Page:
As usual in zsh, 's don't work inside parentheses. There is a special case for (**) and (***/): these have the expected effect that the entire relevant path will be substituted by the appropriate positional parameter.

There is a shortcut avoiding the use of parenthesis with the option -w (with wildcards), which picks out any expressions `*', `?', `<range>' (<->, <1-10>, etc.), `[…]', possibly followed by `#'s, `**/', `***/', and automatically parenthesises them. (You should quote any ['s or ]'s which appear inside […] and which do not come from ranges of the form `[:alpha:]'.) So for example, in

  zmv -w '[[:upper:]]*' '${(L)1}$2'

the $1 refers to the expression `[[:upper:]]' and the $2 refers to `*'. Thus this finds any file with an upper case first character and renames it to one with a lowercase first character. Note that any existing parentheses are active, too, so you must count accordingly. Furthermore, an expression like '(?)' will be rewritten as '((?))' — in other words, parenthesising of wildcards is independent of any existing parentheses.

Any file whose name is not changed by the substitution is simply ignored. Any error — a substitution resulted in an empty string, two substitutions gave the same result, the destination was an existing regular file and -f was not given — causes the entire function to abort without doing anything.


  1. Parenthesised expressions can be confused with glob qualifiers, for example a trailing '(*)' would be treated as a glob qualifier in ordinary globbing. This has proved so annoying that glob qualifiers are now turned off by default. To force the use of glob qualifiers, give the flag -Q.
  1. The pattern is always treated as an extendedglob pattern. This can also be interpreted as a feature.


You don't need braces around the 1 in expressions like '$1t' as non-positional parameters may not start with a number, although paranoiacs like the author will probably put them there anyway.

capitalize all vowels

  zmv '(*)' '${1//(#m)[aeiou]/${(U)MATCH}}'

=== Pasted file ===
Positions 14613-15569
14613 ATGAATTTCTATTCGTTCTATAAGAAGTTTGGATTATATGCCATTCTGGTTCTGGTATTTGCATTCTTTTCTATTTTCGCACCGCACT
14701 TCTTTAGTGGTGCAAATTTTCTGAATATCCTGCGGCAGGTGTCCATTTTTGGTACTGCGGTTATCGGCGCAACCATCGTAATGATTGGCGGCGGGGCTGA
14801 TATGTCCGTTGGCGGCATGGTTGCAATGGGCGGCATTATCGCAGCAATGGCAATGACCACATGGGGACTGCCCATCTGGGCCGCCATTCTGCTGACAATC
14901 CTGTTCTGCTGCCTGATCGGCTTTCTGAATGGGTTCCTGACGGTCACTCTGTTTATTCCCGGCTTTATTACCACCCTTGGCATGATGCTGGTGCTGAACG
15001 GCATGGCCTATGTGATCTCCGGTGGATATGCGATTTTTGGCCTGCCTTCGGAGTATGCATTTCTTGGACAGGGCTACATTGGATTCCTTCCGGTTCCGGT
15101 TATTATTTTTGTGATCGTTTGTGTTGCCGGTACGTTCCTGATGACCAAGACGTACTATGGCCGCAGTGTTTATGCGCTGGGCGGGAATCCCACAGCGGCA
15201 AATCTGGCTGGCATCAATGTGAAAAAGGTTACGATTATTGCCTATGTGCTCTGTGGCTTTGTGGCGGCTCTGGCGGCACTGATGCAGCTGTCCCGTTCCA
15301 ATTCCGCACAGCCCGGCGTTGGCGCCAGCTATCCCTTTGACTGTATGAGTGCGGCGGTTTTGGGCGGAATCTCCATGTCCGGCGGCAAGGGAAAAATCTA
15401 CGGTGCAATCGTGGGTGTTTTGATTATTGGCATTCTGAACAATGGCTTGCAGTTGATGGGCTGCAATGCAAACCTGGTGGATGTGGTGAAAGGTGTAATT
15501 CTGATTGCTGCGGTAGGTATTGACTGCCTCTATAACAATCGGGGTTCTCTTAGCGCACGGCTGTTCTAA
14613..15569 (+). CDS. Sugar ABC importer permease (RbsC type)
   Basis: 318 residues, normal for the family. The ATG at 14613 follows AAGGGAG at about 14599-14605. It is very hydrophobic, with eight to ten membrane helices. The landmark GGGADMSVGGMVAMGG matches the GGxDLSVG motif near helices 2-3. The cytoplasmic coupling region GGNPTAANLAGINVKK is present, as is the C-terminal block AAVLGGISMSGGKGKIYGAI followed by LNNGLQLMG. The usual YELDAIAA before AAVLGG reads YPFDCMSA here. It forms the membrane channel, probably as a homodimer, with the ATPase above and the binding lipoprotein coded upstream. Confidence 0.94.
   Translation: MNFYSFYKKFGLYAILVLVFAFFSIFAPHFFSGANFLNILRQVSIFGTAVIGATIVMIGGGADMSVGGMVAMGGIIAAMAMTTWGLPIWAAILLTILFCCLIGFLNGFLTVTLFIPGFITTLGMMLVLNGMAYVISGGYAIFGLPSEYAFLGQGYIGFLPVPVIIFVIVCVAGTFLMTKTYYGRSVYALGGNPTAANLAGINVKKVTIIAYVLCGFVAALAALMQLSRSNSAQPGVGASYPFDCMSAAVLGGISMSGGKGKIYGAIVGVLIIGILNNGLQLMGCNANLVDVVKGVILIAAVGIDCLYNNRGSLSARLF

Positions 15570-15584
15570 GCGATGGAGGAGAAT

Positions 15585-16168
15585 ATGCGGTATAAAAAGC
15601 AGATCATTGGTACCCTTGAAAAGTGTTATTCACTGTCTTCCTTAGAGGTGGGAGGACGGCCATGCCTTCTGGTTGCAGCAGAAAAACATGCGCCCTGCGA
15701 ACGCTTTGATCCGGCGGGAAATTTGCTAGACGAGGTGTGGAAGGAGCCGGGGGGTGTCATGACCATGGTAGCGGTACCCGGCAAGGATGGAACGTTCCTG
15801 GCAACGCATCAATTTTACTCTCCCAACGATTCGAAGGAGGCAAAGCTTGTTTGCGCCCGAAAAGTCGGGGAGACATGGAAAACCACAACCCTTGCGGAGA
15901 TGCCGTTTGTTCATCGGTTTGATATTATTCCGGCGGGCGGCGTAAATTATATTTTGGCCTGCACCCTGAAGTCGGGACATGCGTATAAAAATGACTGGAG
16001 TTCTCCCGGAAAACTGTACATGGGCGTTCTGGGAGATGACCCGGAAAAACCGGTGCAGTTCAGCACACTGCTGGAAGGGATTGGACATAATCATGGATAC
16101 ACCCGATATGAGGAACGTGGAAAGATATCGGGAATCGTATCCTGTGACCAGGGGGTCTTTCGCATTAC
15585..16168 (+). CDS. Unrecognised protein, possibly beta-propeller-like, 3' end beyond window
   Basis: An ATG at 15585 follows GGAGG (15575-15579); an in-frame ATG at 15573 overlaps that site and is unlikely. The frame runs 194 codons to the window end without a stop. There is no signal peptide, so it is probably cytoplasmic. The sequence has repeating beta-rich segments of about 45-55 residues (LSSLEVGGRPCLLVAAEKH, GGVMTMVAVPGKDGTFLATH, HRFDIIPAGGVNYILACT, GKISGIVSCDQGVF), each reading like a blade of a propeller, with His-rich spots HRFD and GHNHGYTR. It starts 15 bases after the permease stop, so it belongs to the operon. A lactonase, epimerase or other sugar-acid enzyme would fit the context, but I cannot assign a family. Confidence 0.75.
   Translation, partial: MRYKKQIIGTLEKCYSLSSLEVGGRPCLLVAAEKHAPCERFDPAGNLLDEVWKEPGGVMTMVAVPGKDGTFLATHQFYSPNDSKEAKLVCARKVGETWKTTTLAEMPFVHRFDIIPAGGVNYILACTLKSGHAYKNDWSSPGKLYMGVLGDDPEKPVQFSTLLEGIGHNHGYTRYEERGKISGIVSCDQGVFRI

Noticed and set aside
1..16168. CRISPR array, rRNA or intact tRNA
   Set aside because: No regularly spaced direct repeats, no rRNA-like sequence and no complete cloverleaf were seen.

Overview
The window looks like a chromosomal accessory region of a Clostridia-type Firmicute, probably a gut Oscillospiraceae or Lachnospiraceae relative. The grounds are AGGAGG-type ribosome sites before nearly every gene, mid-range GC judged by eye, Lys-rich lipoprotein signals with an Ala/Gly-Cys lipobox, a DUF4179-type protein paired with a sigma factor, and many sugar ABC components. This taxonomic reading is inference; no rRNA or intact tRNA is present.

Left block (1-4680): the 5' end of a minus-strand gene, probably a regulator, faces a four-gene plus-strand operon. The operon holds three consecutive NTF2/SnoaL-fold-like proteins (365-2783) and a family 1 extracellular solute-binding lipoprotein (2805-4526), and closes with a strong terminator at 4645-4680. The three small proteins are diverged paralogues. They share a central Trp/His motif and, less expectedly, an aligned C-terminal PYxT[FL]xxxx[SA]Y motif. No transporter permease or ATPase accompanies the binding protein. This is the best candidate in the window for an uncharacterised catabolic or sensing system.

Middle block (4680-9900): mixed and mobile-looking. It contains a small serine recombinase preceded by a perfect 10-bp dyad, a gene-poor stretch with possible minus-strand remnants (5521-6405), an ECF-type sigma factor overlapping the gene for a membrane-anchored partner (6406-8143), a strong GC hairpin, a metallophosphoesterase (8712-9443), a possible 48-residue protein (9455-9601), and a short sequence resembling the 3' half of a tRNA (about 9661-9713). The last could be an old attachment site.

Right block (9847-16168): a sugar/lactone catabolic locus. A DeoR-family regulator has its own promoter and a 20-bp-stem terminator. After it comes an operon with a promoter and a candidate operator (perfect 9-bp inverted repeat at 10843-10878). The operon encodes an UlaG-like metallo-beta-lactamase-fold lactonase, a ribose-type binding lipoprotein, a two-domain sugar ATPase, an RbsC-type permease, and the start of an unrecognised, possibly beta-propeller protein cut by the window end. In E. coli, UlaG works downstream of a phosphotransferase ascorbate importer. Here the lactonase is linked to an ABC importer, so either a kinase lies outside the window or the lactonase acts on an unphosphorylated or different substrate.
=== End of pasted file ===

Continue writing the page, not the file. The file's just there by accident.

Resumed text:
get rid of single quotes

zmv -nQ '*.html' "\${f//'/}"

with Q we need to escape certain things like $

lowercase and space-to-hyphen

zmv -n '*' '${f:l:s/ /-}'

lowercase the directories

zmv -vw '**/(*)/' '${f:l}'

we had to run it 3 times though to get everything TODO

remove 1st four char

  zmv '*' '$f[5,-1]' (where f is a zmv generated variable)

renumber files

  i=0;zmv '(FILENAME-COMMON-PART)(*)' '$1$((i++)).mp4' #[] works too but may cause problems

  i=1; zmv -n '(img*.jpg)' '${(l:2::0:)$((i++))}$1' #[] results in weird stuff

  i=0;zmv -n '(bind.*)' '$1${(l:2::0:)}$((i++))' on bind.c, bind.h, bind.o
  mv -- bind.c bind.c000
  mv -- bind.h bind.h001
  mv -- bind.o bind.o002

running other programs

  zmv -p cp -o'-r' 'img/(*)' 'tmp/${1:u}'
  zmv -C -o '-r' 'img/(*)' 'tmp/${1:u}'
  either recursively copies contents of img/ to tmp/ uppercasing

zmW examples

Using zmv -w or zmW is very effective through globbing.

  #  upcase the filename but not the extension
  zmW '*.jpg' '${*:u}.jpg'

  # pad left with zero
  zmW 'img*.jpg' 'img${(l:2::0:)*}.jpg'

  # replace spaces with hyphens
  zmW '*' '${*// /-}'
  better than
  zmv '*-*' '${f// /-}'
  zmv '*-*' '${f:gs/ /-}'


-f  force overwriting of destination files.  Not currently passed
    down to the mv/cp/ln command due to vagaries of implementations
    (but you can use -o-f to do that).
-i  interactive: show each line to be executed and ask the user whether
    to execute it.  Y or y will execute it, anything else will skip it.
    Note that you just need to type one character.
-n  no execution: print what would happen, but don't do it.
-q  Turn bare glob qualifiers off:  now assumed by default, so this
    has no effect.
-Q  Force bare glob qualifiers on.  Don't turn this on unless you are
    actually using glob qualifiers in a pattern (see below).
-s  symbolic, passed down to ln; only works with zln or z?? -L.
-v  verbose: print line as it's being executed.
-o <optstring>
    <optstring> will be split into words and passed down verbatim
    to the cp, ln or mv called to perform the work.  It will probably
    begin with a `-'.
-p <program>
    Call <program> instead of cp, ln or mv.  Whatever it does, it should
    at least understand the form '<program> -- <oldname> <newname>',
    where <oldname> and <newname> are filenames generated. <program>
    will be split into words.
-P <program>
    As -p, but the program doesn't understand the "--" convention.
    In this case the file names must already be sane.
-w  Pick out wildcard parts of the pattern, as described above, and
    implicitly add parentheses for referring to them.
-W  Just like -w, with the addition of turning wildcards in the
    replacement pattern into sequential ${1} .. ${N} references.
-M  Force cp, ln or mv, respectively, regardless of the name of the


  • specific computers
  # broot setup for specific computers
  if [[$HOST = 'schnell' || $HOST = 'adagio']];
  • bd (using tarrasch function for zsh because bd install doesn't seem to work)
  • fzf a good addition too and works rather like the fuzzy find on broot
  • globbing seems to be inconsistent over the different versions of zsh
  • operations on multiple extensions ls *.{jpg,png}
  • list only directories (post) ls -d – *() ls -ld – *()